Bimbo Odukoya: In remembrance
By Taiwo Akinlami
OUR culture preaches that you do not say evil about the dead even if or her deeds were evil. It is a culture that if historians had used as the compilation formula of the life and times of Adolph Hitler, he would have been given a clean bill of health despite his many atrocities. It is a docile culture that is not conscious of history and posterity. I daresay that it is a culture that must be discarded by every true and conscious chronicler of history. For me an article about a departed soul or any other subject (at all) is a historical document and a writer of integrity and truth must make sure that whatever comes out of his pen must stand the test of history. Thus, I always consciously swim against the tide of our culture in the foregoing respect.
This piece therefore is not an exercise in the direction of an unproductive culture. It is an exercise in enriching history and posterity on the information available to it on this personality that touched every arena of our lives for good as an unusual wife, a caring mother, a dedicated minister of God, an uncompromised nationalist, a hold-nothing-back philanthropist, a rare mentor, a hardworking social engineer and above all a woman, who feared and lived for God and served humanity. This piece is in remembrance of a woman, who was an eye to the blind, a leg to the lame, an ear to the deaf, a voice to the voiceless, a mother to the motherless, a friend to the rejected, a hope to the hopeless, a light to a world enveloped in the darkness of sin, a salt to a decaying earth and most importantly an ambassador from heaven to introduce many lost souls to eternal life. All these she did creditably well and to the applause of man and God! The response of our world to her demise bears eloquent testimony to the foregoing. That our world stood still in honour of this heroine of faith in God and service to mankind on Saturday, December 10, 2005 is no news. In fact the dusts are yet to settle in the horizon of human memory.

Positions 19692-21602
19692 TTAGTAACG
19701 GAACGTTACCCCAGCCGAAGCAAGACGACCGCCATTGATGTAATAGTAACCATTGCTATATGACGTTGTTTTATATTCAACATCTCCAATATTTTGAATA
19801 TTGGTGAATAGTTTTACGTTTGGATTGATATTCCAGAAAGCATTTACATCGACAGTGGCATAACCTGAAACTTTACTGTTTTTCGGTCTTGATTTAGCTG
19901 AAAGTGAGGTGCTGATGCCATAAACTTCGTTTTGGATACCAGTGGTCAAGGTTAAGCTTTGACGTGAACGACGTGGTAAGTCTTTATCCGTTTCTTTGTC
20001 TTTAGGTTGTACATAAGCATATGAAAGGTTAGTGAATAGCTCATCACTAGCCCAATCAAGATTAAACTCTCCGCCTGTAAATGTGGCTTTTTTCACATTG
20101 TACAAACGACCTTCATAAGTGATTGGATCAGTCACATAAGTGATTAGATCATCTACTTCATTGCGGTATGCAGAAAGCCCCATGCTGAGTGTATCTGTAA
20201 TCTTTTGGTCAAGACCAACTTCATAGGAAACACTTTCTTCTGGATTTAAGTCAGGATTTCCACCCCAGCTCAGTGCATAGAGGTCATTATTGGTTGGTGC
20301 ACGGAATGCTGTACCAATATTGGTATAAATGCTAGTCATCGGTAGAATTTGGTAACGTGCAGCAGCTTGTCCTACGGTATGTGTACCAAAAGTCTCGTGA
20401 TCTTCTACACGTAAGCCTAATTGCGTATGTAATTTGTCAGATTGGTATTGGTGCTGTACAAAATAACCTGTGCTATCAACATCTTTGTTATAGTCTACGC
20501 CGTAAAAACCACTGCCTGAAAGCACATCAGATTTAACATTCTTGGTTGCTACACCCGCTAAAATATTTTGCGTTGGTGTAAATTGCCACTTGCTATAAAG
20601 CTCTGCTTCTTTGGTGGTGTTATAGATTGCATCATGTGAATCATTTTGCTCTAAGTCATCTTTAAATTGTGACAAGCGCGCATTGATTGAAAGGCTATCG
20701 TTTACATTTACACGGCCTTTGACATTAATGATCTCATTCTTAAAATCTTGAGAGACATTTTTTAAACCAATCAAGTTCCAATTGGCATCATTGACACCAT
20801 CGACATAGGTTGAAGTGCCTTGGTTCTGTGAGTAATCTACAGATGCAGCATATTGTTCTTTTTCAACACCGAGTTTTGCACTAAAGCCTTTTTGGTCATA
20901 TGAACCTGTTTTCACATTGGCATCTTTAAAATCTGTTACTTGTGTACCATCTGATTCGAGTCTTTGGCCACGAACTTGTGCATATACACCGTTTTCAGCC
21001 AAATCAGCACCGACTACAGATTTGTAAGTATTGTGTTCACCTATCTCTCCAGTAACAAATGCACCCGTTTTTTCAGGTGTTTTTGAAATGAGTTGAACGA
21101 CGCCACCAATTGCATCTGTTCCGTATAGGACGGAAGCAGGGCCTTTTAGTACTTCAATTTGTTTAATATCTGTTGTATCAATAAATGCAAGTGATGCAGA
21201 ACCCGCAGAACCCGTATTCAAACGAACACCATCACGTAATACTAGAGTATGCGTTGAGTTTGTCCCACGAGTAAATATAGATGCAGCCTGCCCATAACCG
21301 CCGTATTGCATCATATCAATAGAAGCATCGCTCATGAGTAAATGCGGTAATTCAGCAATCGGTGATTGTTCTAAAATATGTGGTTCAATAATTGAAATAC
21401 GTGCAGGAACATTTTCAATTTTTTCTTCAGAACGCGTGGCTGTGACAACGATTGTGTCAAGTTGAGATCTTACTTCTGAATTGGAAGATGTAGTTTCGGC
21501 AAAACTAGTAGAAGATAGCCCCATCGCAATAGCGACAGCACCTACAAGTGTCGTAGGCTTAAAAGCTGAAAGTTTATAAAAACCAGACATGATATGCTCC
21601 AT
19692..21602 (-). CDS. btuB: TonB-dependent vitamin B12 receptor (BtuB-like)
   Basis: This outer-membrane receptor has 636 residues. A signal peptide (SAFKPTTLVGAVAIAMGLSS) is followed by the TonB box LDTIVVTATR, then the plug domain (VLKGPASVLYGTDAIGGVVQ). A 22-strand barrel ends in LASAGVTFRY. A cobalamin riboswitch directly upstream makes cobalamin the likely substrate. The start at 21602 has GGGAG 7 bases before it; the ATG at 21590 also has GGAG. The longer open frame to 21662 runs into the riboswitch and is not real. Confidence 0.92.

My relationship with Pastor Bimbo Odukoya spanned a period of a decade. I first encountered her when I joined the Fountain of Life Church, a local assembly, she co-pastured with her dear husband, Pastor Taiwo Odukoya, the Senior Pastor of the church. From my first meeting with her, she stood out not just as a co-pastor or pastor’s wife but as a woman on a mission to positively impact her world. On and off the pulpit boisterous Pastor Bim, as she was fondly called, palpably radiated the unconditional love and compassion of God to humanity.
I had closer encounter when a few years ago, I picked up an appointment with Pastor Taiwo Odukoya and I was posted to work from the home office. It was an opportunity to discover the real personality behind the well-known Pastor Bimbo. There I found out firsthand that she was a practitioner of every principle she preached. She was a woman of many inspirational words; I must quickly add that as much as her words were, her actions were more and deliberate. She would never share a principle without providing a platform for its practice. She was a protagonist of practical living and effectiveness in human existence. Her principle was simple, I must not leave you the same way I met you.